0
TECHNICAL PAPERS

Effect of Nonlinear Elastic Behavior on Bilayer Decohesion of Thin Metal Films From Nonmetal Substrates

[+] Author and Article Information
S. P. Baker

Department of Materials Science and Engineering, Cornell University, Bard Hall, Ithaca, NY 14853 e-mail: shefford.baker@cornell.edu

X. Wang

Alventive, Inc., Galeria Parkway, Suite 400, Atlanta, GA 30339e-mail: xwang@alventive.com

C.-Y. Hui

Department of Theoretical and Applied Mechanics, Cornell University, Kimball Hall, Ithaca, NY 14853e-mail: ch45@cornell.edu

J. Appl. Mech 69(4), 407-414 (Jun 20, 2002) (8 pages) doi:10.1115/1.1468998 History: Received March 15, 2001; Revised December 15, 2001; Online June 20, 2002
Copyright © 2002 by ASME
Your Session has timed out. Please sign back in to continue.

References

Hu,  M. S., Thouless,  M. D., and Evans,  A. G., 1988, “The Decohesion of Thin Films From Brittle Substrates,” Acta Metall., 36, pp. 1301–1307.
Drory,  M. D., Thouless,  M. D., and Evans,  A. G., 1988, “On the Decohesion of Residually Stressed Thin Films,” Acta Metall., 36, pp. 2019–2028.
Suo,  Z., and Hutchinson,  J. W., 1989, “Steady-State Cracking in Brittle Substrates Beneath Adherent Films,” Int. J. Solids Struct., 25, pp. 1337–1353.
Evans,  A. G., and Dalgleish,  B. J., 1992, “The Fracture Resistance of Metal-Ceramic Interfaces,” Acta Metall. Mater., 40, pp. S295–S305.
Bagchi,  A., Lucas,  G. E., Suo,  Z., and Evans,  A. G., 1994, “A New Procedure for Measuring the Decohesion Energy for Thin Ductile Films on Substrates,” J. Mater. Res., 9, pp. 1734–1741.
Kriese,  M. D., Gerberich,  W. W., and Moody,  N. R., 1999, “Quantitative Adhesion Measures of Multilayer Films: Part II. Indentation of W/Cu, W/W, Cr/W,” J. Mater. Res., 14, pp. 3019–3026.
Lane,  M., and Dauskardt,  R. H., 2000, “Adhesion and Reliability of Copper Interconnects With Ta and TaN Barrier Layers,” J. Mater. Res., 15, pp. 203–211.
Baker, S. P., Keller, R.-M., and Arzt, E., 1998, “Energy Storage and Recovery in Thin Metal Films on Substrates,” Proceedings, Thin Films: Stresses and Mechanical Properties VII, R. C. Cammarata et al. eds., Materials Research Society, Warrendale PA, pp. 605–610.
Shu, J., Clyburn, S., Mates, T., and Baker, S. P., 1999, “Effects of Thickness and Oxygen Content on Thermomechanical Behavior of Thin Cu Gilms Passivated With AlN,” Proceedings, Materials Reliability in Microelectronics IX, D. D. Brown, et al., eds., Materials Research Society, Pittsburgh, PA, pp. 707–712.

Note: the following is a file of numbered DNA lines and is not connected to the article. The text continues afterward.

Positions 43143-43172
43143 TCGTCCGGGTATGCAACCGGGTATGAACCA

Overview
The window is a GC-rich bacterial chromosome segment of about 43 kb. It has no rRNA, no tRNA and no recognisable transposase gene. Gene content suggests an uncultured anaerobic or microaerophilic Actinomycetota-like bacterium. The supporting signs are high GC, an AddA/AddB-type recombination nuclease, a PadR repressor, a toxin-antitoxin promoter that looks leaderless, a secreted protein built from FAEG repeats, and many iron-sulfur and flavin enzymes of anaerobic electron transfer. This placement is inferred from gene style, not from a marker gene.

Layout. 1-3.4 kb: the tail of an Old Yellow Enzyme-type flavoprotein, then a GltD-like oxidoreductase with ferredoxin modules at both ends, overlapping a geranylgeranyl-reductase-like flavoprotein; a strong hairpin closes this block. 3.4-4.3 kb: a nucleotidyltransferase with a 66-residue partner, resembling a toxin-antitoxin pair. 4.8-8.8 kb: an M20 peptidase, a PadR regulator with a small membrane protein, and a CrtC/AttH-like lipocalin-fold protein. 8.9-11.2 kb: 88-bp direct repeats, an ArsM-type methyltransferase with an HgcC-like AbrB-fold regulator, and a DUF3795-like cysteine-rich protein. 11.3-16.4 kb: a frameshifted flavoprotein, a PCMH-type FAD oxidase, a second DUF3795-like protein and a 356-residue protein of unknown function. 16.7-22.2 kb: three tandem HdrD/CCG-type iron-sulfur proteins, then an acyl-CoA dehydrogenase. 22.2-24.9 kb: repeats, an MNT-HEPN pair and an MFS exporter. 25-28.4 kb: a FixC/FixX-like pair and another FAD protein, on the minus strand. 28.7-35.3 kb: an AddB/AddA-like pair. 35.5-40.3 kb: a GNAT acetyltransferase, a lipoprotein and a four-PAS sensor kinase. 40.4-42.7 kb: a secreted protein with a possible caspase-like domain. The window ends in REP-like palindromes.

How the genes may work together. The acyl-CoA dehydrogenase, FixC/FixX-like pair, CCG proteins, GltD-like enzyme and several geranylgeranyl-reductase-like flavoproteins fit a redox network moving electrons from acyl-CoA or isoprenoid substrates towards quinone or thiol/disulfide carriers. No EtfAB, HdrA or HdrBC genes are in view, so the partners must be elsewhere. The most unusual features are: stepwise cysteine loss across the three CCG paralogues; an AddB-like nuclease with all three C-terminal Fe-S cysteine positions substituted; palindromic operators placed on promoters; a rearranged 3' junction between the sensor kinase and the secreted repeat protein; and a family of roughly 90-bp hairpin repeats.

Keller,  R.-M., Baker,  S. P., and Arzt,  E., 1998, “Quantitative Analysis of Strengthening Mechanisms in Thin Cu films: Effects of Film Thickness, Grain Size and Passivation,” J. Mater. Res., 13, pp. 1307–1317.
Wang, X., 2000, “Bilayer Modeling and Measurements of Adhesion of Copper Thin Films to Glass,” M.S. thesis, Cornell University, Ithaca, NY.

Figures

Grahic Jump Location
Thermomechanical behavior of a 1-μm thick Cu film encapsulated between Si3N4 layers on a Si substrate (10). The solid line indicates the expected thermoelastic behavior of the film. The data deviate upward from the thermoelastic line beginning at about 150°C during initial heating indicating the onset of compressive plastic yielding although the film is still in tension. This nonlinear unloading behavior is included in the subsequent decohesion modeling.
Grahic Jump Location
Schematic of the bilayer adhesion problem. (a) The strain energy release rate can be obtained by comparing the strain energy in the film far ahead of and far behind the decohesion crack front. (b) Far ahead of the crack, the strain energy is just that arising from the initial stresses in the two layers. We then imagine (c) releasing the films from the substrate and (d) applying edge forces S and moments M to ensure that the two layers have the same length and curvature along the interface. When these two conditions are met, the layers can be joined, and have the configuration of the bilayer behind the crack. The strain energy can be calculated from S and M and the properties of the layers.
Grahic Jump Location
The linearization of the Cu film unloading problem is accomplished by approximating substrate curvature σ–T data with straight lines during heating
Grahic Jump Location
The σ–ε behavior corresponding to the approximation of the σ–T data in Fig. 3 along the path ABCDE obtained using the temperature-dependent thermal expansion coefficients of Cu and Si 11
Grahic Jump Location
Schematic of the bilayer decohesion problem when layer 2 is the driver and layer 1 is the target. For this configuration, Eqs. (123456789101112131415161718) still hold and the solution can still be used. Only the range of validity of the solutions (Sections 2.1.3 and 2.2) changes.